Such considerations also affected how the ruling peoples of empires responded to nationalism, which from the time of the French Revolution onward became a powerful force—first in Europe and then increasingly in the rest of the world (not least through the global reach of the European empires). Nationalism, which demanded that state boundaries coincide with national ones, was a threat to empires, which were almost by definition multinational and multiethnic. What made the threat all the greater was that empires themselves had often been responsible for the spread of nationalism, not only through their cultural policies of conservation, but also via educational systems that had led to the creation of a class of indigenous, westernized intellectuals who demanded a place in imperial rule—if not outright independence for their nations.
Ultimately, what brought down the empires was not nationalism. Their fall was mostly the result of two World Wars, which were fought mainly among the empires. Indeed, empires could use nationalism for their own purposes; some were particularly adept at exploiting the divisions and conflicts between the many nations that composed the empire. The Habsburg Empire, for example—from 1867 the “Austro-Hungarian” Empire—contained Germans, Hungarians, Czechs, Poles, and Ukrainians who often saw each other as threats, and looked to the Habsburgs to preserve the peace and provide orderly administration. Muslims and Hindus in India long looked to the British Empire as a protective agency, inhibiting communal rivalries.
While managing the nationalism of the subject peoples was one thing, imperial rulers also had to be equally alert to the nationalism of the ruling peoples themselves, and to rein that in where necessary. Allowing the nationalism of the ruling people to express itself too strongly would have been a profound irritant to the other peoples in the empire, and a dangerous provocation. The ruling people—English, French, Austrians, Russians—got their sense of themselves through their imperial, not their national, identities.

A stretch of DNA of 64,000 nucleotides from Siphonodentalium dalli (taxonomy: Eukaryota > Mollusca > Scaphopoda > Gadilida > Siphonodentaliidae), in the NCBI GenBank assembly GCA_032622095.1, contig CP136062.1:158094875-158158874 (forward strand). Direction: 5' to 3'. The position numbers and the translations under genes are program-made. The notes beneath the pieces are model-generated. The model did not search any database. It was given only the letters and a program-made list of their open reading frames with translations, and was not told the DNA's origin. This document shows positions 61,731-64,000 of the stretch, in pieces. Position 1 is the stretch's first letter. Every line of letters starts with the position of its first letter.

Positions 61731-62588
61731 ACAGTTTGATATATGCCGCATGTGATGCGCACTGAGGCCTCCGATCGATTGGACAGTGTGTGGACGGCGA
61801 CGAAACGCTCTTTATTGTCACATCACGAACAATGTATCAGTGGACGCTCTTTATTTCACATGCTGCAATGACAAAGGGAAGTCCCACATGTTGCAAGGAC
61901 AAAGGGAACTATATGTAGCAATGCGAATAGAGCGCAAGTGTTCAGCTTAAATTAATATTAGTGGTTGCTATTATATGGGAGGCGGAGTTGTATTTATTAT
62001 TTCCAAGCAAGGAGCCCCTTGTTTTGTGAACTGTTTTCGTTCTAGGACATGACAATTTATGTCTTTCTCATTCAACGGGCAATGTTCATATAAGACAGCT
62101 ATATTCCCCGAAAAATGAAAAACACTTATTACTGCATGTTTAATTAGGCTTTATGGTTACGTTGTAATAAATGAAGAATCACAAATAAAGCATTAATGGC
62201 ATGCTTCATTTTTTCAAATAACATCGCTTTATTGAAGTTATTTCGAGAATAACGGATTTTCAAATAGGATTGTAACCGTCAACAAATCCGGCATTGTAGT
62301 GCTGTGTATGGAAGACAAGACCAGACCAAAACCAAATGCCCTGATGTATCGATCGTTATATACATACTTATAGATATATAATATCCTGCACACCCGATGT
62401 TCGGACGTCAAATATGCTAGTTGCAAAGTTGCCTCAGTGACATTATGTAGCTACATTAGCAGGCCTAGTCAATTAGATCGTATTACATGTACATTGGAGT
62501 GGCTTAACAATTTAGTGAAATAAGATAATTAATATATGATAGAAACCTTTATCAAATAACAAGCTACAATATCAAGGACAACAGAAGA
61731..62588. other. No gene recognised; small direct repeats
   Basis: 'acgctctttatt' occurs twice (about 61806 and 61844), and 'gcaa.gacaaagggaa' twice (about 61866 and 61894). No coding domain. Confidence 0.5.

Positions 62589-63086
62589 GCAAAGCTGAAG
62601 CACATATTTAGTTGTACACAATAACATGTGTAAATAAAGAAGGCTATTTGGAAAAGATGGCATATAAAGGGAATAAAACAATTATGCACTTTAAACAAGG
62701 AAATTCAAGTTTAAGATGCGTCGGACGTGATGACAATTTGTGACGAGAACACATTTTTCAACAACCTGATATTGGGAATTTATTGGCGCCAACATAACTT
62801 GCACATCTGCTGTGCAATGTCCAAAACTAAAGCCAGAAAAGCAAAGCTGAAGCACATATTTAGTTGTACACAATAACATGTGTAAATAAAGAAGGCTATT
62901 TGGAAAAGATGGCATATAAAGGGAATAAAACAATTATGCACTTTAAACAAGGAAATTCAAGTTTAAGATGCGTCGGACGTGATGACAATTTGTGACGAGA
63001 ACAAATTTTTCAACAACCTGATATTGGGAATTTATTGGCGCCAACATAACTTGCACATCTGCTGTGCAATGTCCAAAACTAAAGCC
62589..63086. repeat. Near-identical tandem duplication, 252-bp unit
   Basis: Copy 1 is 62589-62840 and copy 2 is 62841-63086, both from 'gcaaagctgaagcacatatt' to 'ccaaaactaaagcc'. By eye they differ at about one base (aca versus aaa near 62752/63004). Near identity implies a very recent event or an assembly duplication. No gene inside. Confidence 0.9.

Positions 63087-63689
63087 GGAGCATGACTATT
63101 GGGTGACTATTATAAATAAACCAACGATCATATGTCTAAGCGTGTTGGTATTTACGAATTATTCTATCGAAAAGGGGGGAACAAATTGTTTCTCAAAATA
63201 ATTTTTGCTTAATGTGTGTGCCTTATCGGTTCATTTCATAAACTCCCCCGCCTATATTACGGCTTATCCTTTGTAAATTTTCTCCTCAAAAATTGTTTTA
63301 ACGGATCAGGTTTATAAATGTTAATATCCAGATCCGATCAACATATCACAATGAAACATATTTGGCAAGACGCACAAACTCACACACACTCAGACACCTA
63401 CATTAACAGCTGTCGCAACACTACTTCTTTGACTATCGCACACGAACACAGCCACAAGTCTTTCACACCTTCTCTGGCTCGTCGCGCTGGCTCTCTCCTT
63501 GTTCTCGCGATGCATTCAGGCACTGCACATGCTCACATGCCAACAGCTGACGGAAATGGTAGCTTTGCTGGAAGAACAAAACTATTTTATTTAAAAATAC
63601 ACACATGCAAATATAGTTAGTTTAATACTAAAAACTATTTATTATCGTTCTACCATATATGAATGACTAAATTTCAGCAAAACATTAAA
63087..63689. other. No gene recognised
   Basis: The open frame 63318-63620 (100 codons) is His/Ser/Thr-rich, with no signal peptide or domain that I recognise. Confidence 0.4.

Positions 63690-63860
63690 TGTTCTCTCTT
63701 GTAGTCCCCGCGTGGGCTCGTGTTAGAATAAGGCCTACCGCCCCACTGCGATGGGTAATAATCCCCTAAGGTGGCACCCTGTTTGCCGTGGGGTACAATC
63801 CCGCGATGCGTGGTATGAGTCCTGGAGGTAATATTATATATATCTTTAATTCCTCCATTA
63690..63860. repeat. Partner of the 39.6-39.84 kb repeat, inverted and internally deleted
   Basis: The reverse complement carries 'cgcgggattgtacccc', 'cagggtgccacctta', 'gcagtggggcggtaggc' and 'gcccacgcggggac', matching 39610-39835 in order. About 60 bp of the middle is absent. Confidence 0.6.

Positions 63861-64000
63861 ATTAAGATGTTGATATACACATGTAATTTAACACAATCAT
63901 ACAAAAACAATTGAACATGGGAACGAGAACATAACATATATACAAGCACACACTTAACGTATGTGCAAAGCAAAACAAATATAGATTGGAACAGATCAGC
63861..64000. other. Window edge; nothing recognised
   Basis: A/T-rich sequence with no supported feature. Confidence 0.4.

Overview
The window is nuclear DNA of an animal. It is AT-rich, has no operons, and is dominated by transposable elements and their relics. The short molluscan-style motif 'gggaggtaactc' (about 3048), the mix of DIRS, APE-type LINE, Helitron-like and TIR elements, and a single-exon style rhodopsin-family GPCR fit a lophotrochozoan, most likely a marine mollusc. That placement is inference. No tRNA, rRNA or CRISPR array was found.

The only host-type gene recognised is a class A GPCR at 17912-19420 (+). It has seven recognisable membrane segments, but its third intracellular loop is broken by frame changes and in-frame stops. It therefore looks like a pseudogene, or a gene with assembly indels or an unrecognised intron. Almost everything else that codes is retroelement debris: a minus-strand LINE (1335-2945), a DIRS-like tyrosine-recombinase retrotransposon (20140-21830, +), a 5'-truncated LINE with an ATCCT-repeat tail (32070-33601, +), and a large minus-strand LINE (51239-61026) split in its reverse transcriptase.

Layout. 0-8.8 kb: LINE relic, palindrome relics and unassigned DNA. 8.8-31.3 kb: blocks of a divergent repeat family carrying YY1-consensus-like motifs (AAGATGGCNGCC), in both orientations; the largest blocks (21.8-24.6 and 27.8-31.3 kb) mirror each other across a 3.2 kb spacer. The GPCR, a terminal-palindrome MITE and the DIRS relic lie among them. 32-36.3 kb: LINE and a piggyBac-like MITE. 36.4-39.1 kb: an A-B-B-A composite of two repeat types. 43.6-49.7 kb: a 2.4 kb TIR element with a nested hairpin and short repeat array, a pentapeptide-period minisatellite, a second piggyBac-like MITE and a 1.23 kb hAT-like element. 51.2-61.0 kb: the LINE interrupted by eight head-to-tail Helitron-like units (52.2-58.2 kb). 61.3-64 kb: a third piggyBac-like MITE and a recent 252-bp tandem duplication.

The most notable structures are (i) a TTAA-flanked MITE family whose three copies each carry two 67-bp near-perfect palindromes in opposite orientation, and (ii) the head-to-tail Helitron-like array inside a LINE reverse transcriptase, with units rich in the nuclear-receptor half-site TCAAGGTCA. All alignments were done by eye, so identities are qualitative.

One effect of empire, therefore, was a critical suppression of the national identity of the ruling peoples—a diminishment of a sense of themselves as a distinct nation. So long as the empires survived, this was not a problem for the ruling peoples, engaged as they were in the enterprise of imperial rule, and content with the identity and the spoils that this gave them (despite the high costs of empire). Once the empires had gone, though, imperial peoples were faced with a profound question of who they were, of how to find the national identity that they had previously ignored or suppressed.
Empires now seem to have gone, at least in a formal sense, and no one claims to be re-establishing an empire. Empire itself has become a dirty word; and if anyone practices it—Americans or Russians, as many have suggested—they call it something else.
But the nation-state, empire’s successor, has proved to be an awkward and in many ways unsuccessful form for dealing with the problems thrown up by multiculturalism and globalization. Its principle of “one people, one state” has turned out not to be (as 19th-century theorists hoped) a recipe for peaceful coexistence in a world of equal nations; but as a prescription for an unending cycle of violence, bred by the existence of national minorities in most states.
In such a condition—which we find ourselves in today—empires may have much to teach us about the management of difference and diversity, and of the recognition of principles that go beyond the limited vision of nationalism and the nation-state. Yes, it’s true that empires have had their day. But when they were the norm they covered the earth and they lasted for hundreds, sometimes thousands, of years. At the very least their study is likely to prove highly instructive.